What’s On Their Minds: Further Defining the Tort of Spoliation of Evidence. Kristin Elliott-Thomas v. David Kane Smith, et al.

“…so why didn’t you file a motion to compel or some sort of activity to bring it to the court’s attention that they were not cooperating with discovery the way they should…?”

Chief Justice O’Connor, to plaintiff’s counsel.

On January 25, 2018, the Supreme Court of Ohio heard oral argument in Kristen Elliott-Thomas v. David Kane Smith, et. al. 2017-0693. The issue in this case is whether the tort of spoliation of evidence includes claims of interference with or concealment of evidence, or whether it is instead limited solely to claims that allege evidence has been physically altered or destroyed. The case was accepted on conflict certification. Judge Russell J. Mock of the First District Court of Appeals sat for then-Justice O’Neill.

Case Background

Kristen Elliott-Thomas sued two attorneys, David Kane Smith and David Hirt, (“Board Counsel”) and two Warren City School District Board of Education members, Regina Patterson and Rhonda Baldwin-Amorganos (“Board Members”) for tortious interference with evidence. She alleged each defendant intentionally concealed, hid, altered, or destroyed evidence in connection with her previously filed employment discrimination case against the Warren City School District. Smith and Hirt represented the school district and related defendants in the underlying employment discrimination case.

The trial court granted summary judgment in favor of all defendants in the spoliation case, and issued a protective order prohibiting Elliott-Thomas from taking certain discovery depositions. The court held that all of Elliott-Thomas’ claims lacked merit because she could not prove that any of the defendants physically destroyed evidence, and that her allegations were simply discovery disputes arising from the wrongful termination claim.

Elliot-Thomas appealed. The claim involving the board members was settled, and that part of the appeal was dismissed.

Court of Appeals Decision

On appeal, the Eleventh District Court of Appeals, in an opinion authored by Judge Thomas Wright, which Judge Colleen O’Toole joined in full and Judge Diane Grendell concurred in judgment only, reversed the trial court’s decision in part as to Board Counsel, holding spoliation claims can include allegations of alteration, interference with, or concealment of evidence.

The Court of Appeals held the “willful destruction” element is not limited to destruction of physical evidence, but also includes the alteration, interference with, or concealment of evidence if those actions render the evidence ineffective or useless in the plaintiff’s underlying case. The court found the gravamen of the action to be the unavailability of the evidence to the person entitled to it; the manner in which this is done does not matter.

Read the oral argument preview of the case here.

Certified Question

“Does the tort of intentional interference with or destruction of evidence* include claims alleging interference with or concealment of evidence that disrupt a plaintiff’s underlying case? Or, is the tort of intentional interference with or destruction of evidence limited to claims that allege evidence is physically altered or destroyed?”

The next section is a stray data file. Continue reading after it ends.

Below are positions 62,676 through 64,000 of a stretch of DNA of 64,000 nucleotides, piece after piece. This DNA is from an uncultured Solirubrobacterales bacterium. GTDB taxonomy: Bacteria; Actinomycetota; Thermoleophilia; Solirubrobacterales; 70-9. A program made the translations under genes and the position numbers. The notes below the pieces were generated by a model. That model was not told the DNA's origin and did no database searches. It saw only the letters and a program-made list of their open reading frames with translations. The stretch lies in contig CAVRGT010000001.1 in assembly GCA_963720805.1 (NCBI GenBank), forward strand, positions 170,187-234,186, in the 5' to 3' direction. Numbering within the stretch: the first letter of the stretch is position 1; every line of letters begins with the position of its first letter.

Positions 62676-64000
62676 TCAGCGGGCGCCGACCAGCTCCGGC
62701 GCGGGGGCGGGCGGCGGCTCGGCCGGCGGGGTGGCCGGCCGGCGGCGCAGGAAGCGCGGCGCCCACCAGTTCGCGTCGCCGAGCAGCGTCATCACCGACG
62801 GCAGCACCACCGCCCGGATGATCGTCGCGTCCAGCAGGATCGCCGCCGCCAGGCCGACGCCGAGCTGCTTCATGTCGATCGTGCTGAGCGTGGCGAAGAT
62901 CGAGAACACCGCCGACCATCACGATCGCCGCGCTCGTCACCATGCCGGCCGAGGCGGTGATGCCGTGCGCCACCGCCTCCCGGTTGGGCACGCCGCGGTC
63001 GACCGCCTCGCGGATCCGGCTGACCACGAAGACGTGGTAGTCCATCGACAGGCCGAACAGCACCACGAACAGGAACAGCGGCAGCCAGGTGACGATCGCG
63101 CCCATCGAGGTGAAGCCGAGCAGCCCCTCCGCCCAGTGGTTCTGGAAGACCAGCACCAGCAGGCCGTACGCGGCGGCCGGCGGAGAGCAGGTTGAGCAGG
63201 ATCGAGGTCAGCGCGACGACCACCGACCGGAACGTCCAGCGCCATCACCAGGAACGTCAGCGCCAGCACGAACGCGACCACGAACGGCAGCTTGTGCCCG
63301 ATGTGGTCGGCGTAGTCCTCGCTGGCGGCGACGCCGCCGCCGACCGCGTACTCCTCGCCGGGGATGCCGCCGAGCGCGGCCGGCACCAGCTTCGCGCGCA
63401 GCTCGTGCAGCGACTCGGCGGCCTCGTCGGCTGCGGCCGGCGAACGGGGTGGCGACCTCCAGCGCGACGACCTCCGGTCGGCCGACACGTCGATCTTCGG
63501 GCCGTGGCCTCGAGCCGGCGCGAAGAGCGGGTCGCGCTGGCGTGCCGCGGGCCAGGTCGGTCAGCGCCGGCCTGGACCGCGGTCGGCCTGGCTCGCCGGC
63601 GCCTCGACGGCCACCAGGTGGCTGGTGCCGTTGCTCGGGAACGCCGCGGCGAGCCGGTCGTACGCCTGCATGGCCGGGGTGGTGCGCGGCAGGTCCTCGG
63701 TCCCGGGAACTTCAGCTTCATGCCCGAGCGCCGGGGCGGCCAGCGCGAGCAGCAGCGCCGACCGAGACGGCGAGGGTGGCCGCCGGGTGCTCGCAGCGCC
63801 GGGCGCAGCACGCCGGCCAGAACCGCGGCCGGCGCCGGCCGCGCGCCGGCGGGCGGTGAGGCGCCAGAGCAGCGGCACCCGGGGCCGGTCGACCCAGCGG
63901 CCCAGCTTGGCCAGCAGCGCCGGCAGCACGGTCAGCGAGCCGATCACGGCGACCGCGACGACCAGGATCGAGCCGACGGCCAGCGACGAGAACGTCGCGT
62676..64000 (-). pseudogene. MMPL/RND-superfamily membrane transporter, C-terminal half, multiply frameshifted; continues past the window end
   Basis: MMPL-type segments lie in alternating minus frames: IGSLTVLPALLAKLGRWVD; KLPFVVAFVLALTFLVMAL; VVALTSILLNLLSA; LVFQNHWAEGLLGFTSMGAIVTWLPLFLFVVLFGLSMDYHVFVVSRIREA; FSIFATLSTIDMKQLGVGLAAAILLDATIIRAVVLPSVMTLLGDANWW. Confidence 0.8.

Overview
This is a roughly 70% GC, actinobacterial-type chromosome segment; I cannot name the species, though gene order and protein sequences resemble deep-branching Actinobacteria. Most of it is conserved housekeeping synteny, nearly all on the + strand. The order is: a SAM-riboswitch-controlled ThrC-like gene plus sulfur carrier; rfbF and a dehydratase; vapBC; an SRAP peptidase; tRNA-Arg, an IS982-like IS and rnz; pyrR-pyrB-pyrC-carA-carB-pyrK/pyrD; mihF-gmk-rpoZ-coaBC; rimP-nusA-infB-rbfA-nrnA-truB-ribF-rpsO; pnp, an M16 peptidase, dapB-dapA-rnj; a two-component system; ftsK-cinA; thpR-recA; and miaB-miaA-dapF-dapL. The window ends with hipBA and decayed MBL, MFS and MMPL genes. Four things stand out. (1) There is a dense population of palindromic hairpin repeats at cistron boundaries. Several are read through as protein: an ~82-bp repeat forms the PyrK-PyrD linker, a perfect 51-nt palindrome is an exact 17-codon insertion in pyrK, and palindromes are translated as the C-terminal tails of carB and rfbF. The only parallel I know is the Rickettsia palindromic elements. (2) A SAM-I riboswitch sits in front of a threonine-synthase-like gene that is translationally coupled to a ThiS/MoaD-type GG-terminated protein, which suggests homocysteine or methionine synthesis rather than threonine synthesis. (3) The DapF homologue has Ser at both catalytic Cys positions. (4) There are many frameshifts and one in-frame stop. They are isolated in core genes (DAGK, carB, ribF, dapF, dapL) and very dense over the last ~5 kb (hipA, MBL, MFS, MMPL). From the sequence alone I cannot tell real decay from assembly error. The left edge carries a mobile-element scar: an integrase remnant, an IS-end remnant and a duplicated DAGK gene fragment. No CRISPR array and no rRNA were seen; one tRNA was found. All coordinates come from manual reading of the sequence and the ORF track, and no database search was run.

*Note—for simplicity, this tort is mostly referred to as spoliation in this post.

Certified Conflict Cases

O’Brien v. Olmsted Falls, 2008-Ohio-2658 (8th Dist.)

Bugg v. American Standard, Inc., 2005-Ohio-2613 (8th Dist.)

Allstate Ins. Co. v. QED Consultants, 2009-Ohio-4896 (5th Dist.)

McGuire v. Draper, Hollenbaugh & Briscoe Co., L.P.A., 2002-Ohio-6170 (4th Dist.)

Key Precedent

Smith v. Howard Johnson Co. 67 Ohio St. 3d 28 (1993) (this case established the spoliation tort in Ohio, defining its elements as: (1) pending or probable litigation involving the plaintiff; (2) knowledge on the part of defendant that litigation exists or is probable; (3) willful destruction of evidence by defendant designed to disrupt the plaintiff’s case; (4) disruption of the plaintiff’s case; and (5) damages proximately caused by the defendant’s acts.)

Viviano v. CBS Inc., 101 N.J. 538 (1986) (the sole case cited in Smith. In it, plaintiff was awarded damages, by a jury, on her claim that her employer, who she initially sued in a personal injury suit, intentionally concealed material discovery and interfered with the economic damages she could have won in the personal injury suit.)

 Drawl v. Cornicelli, 124 Ohio App.3d 562 (11th Dist. 1997) (a cause of action for spoliation is not limited to destruction of evidence, but includes claims of interference with and concealment of evidence.)

Davis v. Wal-Mart Stores, Inc., 93 Ohio St.3d 488 (2001) (Spoliation claim not barred by res judicata in cases in which evidence of spoliation is not discovered until after the conclusion of the primary action. Only grounds for spoliation claim in this case was concealing, misrepresenting, and interfering with evidence, not its destruction.)